Many of these contributions have furthered the cause of culture and the arts in our city, benefiting such groups as the Cascade Theatre, North State Symphony, Turtle Bay Exploration Park, KIXE-Channel 9 and Public Radio in our region.

Dugan was a trusted confidant to family and friends alike and was always available to work through an idea or issue.

He will be missed.

Dugan is survived by his best friend and loving and supportive wife of 39 years, Terry, as well as his brother Duncan Barr (Lisa), sister Judy Godino, son Ben Barr (Maria), daughters Carin Barr (Gregg Gratzel), Erin Barr-Zepeda (Enrique Zepeda), and Cathleen Barr (Patrick Hensleigh) as well as many grandchildren, nieces and nephews. He was preceded in death by daughter Jenny Barr King.

There will be a celebration of life with lots of music and smiles in the New Year. In lieu of flowers, please donate to a school music program of your choice. Dugan always felt that music brings people together, and gives kids a gift they will never grow out of — though he lamented that music was always the first program to be cut.

May those who love us, love us. And those that don’t love us, May God turn their hearts.

And if He cannot turn their hearts, May he turn their ankles, So we’ll know them by their limp.” — Irish blessing

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8 Responses

  1. Avatar Beverly Stafford says:

    Thank you for writing this. Perhaps I missed it, but there was very little on the news about Mr. Barr’s passing which seemed odd, knowing how active he was in the community. Condolences to his family and to the Mudfords.

    • Beverly, most of the north state media covered Dugan’s passing with positive tributes and stories.
      At ANC, we gave the family time to write Dugan’s obituary in their own time.

      My thoughts about Dugan will be published shortly.

      • Avatar Beverly Stafford says:

        Looking forward to your article, Doni. I never met Mr. Barr, but I enjoyed the colums he wrote for ANC. Sorry I missed any local news tributes. Wrong place, wrong time apparently. Good of you to wait for the famly’s obituary before publishing your thoughts. I know they will be heartfelt.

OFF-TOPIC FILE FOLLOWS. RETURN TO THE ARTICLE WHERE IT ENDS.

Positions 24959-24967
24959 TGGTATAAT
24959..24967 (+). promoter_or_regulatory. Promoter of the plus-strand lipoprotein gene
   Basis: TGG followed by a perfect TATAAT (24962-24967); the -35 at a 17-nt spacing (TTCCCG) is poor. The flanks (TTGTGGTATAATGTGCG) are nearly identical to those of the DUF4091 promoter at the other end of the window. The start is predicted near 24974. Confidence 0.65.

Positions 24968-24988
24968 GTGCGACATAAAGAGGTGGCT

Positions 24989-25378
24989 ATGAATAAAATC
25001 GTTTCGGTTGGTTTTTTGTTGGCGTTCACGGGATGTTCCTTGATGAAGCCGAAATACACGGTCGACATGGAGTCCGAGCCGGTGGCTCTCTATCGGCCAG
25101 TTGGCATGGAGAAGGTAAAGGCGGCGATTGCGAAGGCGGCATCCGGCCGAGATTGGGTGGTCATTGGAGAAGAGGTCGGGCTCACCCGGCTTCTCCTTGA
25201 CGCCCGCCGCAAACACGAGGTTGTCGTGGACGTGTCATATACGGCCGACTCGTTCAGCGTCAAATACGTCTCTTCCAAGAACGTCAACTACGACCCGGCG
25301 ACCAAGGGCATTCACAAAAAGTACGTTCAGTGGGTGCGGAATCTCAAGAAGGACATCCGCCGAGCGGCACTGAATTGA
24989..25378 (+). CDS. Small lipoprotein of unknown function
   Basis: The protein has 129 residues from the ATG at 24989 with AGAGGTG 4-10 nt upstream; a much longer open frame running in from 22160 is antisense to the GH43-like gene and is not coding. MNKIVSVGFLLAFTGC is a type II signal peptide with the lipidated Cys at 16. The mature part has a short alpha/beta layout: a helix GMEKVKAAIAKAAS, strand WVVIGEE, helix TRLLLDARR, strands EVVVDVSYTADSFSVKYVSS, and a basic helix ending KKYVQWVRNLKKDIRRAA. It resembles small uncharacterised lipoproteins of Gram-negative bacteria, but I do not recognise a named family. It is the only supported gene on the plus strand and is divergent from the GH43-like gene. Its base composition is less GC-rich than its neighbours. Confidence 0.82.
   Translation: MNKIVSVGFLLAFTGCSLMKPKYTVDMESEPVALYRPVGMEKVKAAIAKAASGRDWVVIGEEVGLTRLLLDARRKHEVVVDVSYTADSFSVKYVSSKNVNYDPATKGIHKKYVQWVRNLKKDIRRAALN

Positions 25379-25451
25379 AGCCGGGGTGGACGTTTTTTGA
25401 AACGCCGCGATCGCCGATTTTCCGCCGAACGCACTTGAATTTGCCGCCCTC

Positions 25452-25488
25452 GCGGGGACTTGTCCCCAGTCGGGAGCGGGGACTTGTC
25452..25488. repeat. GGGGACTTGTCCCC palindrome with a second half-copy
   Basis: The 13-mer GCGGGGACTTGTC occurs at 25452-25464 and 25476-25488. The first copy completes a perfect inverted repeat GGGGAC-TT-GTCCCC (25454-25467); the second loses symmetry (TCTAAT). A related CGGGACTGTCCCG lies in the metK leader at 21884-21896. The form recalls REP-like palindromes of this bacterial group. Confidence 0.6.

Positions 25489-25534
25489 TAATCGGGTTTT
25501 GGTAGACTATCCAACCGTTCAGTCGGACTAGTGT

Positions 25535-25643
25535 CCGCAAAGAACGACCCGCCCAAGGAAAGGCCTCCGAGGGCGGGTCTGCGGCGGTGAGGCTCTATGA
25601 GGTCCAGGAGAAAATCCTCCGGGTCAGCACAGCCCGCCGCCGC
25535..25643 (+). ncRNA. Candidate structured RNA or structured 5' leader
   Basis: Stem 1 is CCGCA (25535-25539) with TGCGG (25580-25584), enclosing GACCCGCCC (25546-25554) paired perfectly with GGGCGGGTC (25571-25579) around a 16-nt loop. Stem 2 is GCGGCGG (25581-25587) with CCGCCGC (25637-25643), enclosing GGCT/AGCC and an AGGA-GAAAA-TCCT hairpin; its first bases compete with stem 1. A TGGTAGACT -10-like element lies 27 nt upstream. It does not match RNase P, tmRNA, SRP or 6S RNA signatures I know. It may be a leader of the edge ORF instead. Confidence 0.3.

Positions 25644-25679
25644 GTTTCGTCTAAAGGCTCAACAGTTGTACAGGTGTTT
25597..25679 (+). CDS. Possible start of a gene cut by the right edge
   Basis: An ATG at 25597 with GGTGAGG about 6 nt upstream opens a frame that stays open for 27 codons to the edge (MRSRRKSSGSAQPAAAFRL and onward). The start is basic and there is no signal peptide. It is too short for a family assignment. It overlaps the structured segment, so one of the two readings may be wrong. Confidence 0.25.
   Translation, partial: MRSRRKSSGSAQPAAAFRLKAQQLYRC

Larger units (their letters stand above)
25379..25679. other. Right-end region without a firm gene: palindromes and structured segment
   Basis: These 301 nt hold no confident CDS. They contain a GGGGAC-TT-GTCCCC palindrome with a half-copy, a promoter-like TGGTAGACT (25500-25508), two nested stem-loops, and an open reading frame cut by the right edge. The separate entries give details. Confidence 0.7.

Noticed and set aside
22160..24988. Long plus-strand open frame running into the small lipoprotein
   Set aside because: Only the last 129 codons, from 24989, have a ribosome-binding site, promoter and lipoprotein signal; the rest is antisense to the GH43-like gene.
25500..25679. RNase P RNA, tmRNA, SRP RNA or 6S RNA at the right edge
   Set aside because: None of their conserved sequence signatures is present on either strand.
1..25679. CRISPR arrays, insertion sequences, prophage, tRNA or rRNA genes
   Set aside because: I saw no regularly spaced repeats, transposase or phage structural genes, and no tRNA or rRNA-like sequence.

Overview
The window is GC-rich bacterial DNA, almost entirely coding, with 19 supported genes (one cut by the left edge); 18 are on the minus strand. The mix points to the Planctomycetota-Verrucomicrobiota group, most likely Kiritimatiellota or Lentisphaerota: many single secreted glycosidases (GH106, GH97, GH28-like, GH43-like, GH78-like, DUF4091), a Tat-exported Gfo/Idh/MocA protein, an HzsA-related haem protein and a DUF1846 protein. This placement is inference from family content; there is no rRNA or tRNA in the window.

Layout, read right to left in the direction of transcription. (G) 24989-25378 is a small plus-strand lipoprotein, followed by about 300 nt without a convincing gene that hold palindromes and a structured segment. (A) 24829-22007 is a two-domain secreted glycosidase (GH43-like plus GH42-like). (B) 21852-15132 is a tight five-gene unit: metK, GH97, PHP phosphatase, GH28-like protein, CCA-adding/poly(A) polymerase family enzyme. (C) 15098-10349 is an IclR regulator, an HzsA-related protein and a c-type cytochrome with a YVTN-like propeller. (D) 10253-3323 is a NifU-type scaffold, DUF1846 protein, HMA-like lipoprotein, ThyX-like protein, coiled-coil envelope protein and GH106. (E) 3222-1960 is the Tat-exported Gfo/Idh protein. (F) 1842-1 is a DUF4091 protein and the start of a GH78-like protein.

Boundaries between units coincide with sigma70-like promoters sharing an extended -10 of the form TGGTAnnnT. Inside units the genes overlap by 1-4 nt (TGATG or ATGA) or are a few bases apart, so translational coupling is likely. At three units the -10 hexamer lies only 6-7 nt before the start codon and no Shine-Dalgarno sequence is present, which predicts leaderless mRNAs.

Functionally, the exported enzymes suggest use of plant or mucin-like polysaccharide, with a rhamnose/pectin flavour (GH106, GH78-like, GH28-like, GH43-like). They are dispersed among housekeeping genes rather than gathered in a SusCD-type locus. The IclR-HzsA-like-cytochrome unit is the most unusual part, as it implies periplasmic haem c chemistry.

2. Avatar James Montgomery says:

    He was certainly a local institution. One of his greatest achievements, in my view, was preserving some important local buildings. particularly including the Pine Street School.

  3. Avatar erin friedman says:

    Dugan’s musical gatherings were pure joy. He introduced me to traditional Irish music – now one of my favorites. “Whiskey in the Jar” will always conjure memories of Dugan — I picture him singing, smiling and bringing people together – a beautiful legacy. Sending love to Terry and her family.

  4. Avatar Dana Laughlin says:

    Mr. Barr was a frequent patron at Corbetts Restaurant where I had the pleasure of waiting on him for many, many years…. he was always quick with a smile and some sort of witticism… it was always a good day when Dugan came to visit

  5. Terry Turner Terry Turner says:

    What a moving and beautiful tribute to our community icon, Dugan Barr. Thank you for sharing all his incredible accomplishments with us. I don’t have his gifts for wit and words, so I will just say:
    He exemplified a life well lived. I can just imagine that when he arrived in heaven, he was told “Well Done, Good and Faithful Servant!” And now he is singing with the angels. 🙂
    Rest in Peace, Dugan. My deepest sympathies to all who knew him.